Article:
Google CEO Would Like to Remind You How Important Your Disappearing Privacy Really Is

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On Parker Spitzer last night, Kathleen Parker wanted to know if Google CEO Eric Schmidt could quickly find out "what prescription" she filled last week. He can't do that, he said, but he confirmed that Google can quickly rehash a user's search history from "roughly the last year, year and a half." Under a federal court order, Schmidt explained, Google could be (and has been) forced to reveal that information, though that only happens roughly 9,000 times a year. ("You said you keep things for a year, year and a half?" Spitzer asked, just double-checking, perusing his Google search history in his head for a minute.)

Schmidt claims the court order has to be "incredibly narrow" in order for the company to comply with it, so that Google won't be forced to expose everything you've ever searched. He added that Google "rewrites" your search history after a year and a half, so that it can no longer be tracked, even under a court mandate. But, ironically, he wants us to value privacy more than we are. He explained:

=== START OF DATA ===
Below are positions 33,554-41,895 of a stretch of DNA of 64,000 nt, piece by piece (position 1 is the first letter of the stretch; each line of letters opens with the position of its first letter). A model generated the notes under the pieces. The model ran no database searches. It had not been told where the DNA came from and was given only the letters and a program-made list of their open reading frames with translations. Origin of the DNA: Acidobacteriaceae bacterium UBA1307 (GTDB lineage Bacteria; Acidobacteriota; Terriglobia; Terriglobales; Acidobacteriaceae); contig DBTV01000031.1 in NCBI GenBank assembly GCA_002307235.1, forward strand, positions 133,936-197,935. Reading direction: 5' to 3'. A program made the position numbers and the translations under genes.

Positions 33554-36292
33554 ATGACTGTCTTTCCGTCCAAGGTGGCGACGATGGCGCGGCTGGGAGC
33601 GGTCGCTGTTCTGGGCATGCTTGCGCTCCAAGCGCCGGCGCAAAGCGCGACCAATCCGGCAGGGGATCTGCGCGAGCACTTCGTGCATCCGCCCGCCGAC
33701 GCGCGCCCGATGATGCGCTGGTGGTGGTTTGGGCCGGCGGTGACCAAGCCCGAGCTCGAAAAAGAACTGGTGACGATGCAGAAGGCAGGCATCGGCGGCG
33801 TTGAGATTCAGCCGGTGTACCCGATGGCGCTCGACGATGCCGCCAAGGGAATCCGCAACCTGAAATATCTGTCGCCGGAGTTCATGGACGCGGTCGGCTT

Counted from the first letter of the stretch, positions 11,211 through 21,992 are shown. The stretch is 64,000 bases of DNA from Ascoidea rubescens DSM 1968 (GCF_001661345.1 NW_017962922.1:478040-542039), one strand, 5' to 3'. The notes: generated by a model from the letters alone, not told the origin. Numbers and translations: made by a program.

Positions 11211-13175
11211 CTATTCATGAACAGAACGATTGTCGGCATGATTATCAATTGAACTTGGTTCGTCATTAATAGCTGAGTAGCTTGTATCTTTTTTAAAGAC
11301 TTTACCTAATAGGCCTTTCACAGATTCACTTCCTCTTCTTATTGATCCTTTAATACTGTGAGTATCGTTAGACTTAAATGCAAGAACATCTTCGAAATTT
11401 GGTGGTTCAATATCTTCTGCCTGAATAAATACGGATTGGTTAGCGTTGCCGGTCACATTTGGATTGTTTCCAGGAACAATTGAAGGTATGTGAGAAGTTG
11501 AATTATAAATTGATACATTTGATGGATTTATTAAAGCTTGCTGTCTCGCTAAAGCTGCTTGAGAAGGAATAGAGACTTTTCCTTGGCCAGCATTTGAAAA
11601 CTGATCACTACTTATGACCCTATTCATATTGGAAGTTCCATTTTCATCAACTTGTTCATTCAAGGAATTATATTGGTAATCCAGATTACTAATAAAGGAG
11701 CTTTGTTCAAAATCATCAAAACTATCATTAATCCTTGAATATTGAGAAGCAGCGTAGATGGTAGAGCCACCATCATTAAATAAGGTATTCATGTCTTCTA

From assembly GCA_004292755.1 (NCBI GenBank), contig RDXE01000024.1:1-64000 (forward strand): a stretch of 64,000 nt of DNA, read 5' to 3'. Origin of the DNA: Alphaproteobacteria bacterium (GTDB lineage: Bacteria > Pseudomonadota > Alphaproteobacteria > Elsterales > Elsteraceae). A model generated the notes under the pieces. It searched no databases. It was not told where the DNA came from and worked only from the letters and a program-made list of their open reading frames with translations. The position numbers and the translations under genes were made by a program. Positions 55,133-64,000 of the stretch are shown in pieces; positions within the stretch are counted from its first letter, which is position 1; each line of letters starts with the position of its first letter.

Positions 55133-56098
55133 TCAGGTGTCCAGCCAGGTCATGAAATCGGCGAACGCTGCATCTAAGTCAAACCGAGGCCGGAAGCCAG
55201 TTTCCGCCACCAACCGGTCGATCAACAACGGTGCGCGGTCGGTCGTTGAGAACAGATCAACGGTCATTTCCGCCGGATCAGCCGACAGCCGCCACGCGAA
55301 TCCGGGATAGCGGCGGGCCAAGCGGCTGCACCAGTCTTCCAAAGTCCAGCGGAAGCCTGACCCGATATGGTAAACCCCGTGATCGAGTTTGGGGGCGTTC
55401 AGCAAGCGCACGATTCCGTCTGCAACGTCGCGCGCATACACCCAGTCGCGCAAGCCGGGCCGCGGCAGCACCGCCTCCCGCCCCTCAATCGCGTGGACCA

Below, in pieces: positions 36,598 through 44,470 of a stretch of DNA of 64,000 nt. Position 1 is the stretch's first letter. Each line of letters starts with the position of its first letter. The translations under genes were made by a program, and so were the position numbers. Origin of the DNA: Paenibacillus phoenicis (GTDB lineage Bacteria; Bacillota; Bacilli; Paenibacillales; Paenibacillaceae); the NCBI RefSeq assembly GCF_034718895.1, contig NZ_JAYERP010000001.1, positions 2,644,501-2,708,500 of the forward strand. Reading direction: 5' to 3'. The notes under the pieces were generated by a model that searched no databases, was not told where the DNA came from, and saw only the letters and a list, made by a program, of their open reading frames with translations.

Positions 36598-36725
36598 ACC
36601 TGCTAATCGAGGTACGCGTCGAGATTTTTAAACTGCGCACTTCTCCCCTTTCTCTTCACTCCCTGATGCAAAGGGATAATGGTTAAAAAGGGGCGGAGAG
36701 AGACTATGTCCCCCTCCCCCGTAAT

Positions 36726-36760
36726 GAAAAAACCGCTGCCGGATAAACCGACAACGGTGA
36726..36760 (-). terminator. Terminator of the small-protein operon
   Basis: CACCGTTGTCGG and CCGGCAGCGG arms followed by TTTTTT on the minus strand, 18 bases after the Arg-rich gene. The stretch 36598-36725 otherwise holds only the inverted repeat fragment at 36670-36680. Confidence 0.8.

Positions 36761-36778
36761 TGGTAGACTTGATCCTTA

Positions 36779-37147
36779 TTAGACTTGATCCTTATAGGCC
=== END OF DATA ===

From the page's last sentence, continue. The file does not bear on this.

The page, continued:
"What we learn from this is that privacy is more important, not less important. [The ability to data search] undervalues privacy. Privacy needs to be seen as more important than we're treating it today online. There's a reason why private thoughts were invented by generations before us. The fact that teenagers blog any internal thought now retained on the Internet for the rest of their lives is not a good thing. Society, as a whole, we actually have to think about that. It's not leading to what, in my view, proper facts are."

Perhaps younger Google employees — generally encouraged to keep quiet on these matters, we heard when we attempted to contact them and ask — would disagree. Conventional norms of privacy seem to be willingly forgone if we Google or blog our innermost thoughts, well-aware that this information can be rehashed. Is it now time to tell us how vital privacy is, or is that Schmidt's cop-out to avoid admitting that, thanks largely to sites like his, we're heading toward different definitions of privacy altogether?

Google CEO: What we know [CNN]